The list command (ls) is used at the command prompt of Unix and Linux systems.

  • To sort by file size, you need to use the -S option. This will show the files in order from largest to smallest. You can also use the -r option to reverse the order and show the smallest files first.
  • If you want to see more information about the files, you can use the -l option. This will show you the file size, permissions, owner, group, and modification time.

ls command options in Linux

  • You can use the . symbol to represent the current directory. For example, if you want to list the contents of the current directory, you can just type: ls .
  • You can use the -a flag with the ls command to show hidden files. Hidden files are typically configuration files that start with a . (dot). For example, if you want to list all of the files in the current directory, including hidden files, you would type: ls -a
  •  You can use the -l flag with the ls command to show more information about each file, such as the permissions, owner, group, size, and modification time. For example, if you want to list all of the files in the current directory with more information, you would type: ls -l
  • You can use the -R flag with the ls command to recursively list the contents of all subdirectories. For example, if you want to list all of the files in the current directory and all subdirectories, you would type: ls -R
  • You can use multiple flags at the same time. For example, if you want to list all of the files in the current directory, including hidden files, with more information, you would type: ls -a -l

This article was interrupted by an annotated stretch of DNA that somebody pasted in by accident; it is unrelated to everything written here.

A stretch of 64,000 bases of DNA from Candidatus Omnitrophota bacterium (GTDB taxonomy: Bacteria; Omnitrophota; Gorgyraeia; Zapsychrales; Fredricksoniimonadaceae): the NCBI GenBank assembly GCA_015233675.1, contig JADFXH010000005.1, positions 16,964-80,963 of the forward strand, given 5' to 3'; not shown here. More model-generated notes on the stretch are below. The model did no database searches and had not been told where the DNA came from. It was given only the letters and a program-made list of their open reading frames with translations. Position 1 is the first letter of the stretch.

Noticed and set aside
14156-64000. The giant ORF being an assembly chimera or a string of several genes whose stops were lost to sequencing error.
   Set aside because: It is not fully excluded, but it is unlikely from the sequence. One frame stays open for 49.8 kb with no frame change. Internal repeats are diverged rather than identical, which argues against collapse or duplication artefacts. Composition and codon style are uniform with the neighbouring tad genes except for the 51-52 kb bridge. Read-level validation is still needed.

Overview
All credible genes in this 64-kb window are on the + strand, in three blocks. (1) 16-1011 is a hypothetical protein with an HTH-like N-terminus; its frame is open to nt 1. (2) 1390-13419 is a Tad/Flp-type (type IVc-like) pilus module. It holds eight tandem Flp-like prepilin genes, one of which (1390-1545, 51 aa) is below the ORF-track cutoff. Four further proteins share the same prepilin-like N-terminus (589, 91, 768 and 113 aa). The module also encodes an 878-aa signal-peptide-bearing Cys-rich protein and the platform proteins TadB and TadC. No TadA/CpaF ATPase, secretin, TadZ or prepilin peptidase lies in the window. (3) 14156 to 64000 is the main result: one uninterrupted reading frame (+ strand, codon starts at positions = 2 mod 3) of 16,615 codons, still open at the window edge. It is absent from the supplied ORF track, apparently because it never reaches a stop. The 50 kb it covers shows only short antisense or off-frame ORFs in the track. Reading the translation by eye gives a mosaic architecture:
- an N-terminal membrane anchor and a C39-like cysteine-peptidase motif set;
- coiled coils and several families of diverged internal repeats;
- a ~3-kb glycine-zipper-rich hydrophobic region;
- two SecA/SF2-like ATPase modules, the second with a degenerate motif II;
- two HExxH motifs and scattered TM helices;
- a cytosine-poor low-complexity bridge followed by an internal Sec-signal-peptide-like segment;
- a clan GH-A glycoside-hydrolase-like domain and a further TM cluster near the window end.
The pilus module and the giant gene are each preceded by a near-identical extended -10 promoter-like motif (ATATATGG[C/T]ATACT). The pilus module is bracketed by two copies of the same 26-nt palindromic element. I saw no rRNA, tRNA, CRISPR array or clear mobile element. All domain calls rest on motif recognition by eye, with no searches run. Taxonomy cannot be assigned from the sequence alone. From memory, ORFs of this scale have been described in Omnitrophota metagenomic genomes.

• You can use the > symbol to redirect the output of a command to a file. For example, if you want to list all of the files in the current directory and save the output to a file called list.txt, you would type: ls > list.txt
  • You can use the >> symbol to append the output of a command to a file. For example, if you want to list all of the files in the current directory and append the output to a file called list.txt, you would type: ls >> list.txt
  • You can use the | (pipe) symbol to redirect the output of one command into another command. For example, if you want to list all of the files in the current directory and then sort them by size, you would type: ls -l | sort -n

Tips about Linux command

  • To find out more about a particular command, you can use the man command. For example, to find out more about the ls command, you would type: man ls
  • You can use wildcards to match multiple files. For example, the * wildcard matches any number of characters, so if you want to list all of the files in the current directory that start with the letter a, you would type: ls a*
  • You can use the up and down arrow keys on your keyboard to scroll through previous commands. This can be handy if you want to repeat a command or edit it slightly.
  • You can use the tab key to auto-complete file and directory names. For example, if you type ls /ho and then press the tab key, the system will automatically fill in the rest of the home directory for you.

 

We hope this article has helped you sort the output of the ls command by time. If you have any questions or comments, please let us know in the comment section below. Thank you for reading!

 

 

 

David Cao
David Cao

Hey there! I am David, a Cloud & DevOps Enthusiast and 18 years of experience as a Linux engineer. I work with AWS, Git & GitHub, Linux, Python, Ansible, and Bash. I am a technical blogger and a Software Engineer, enjoy sharing my learning and contributing to open-source.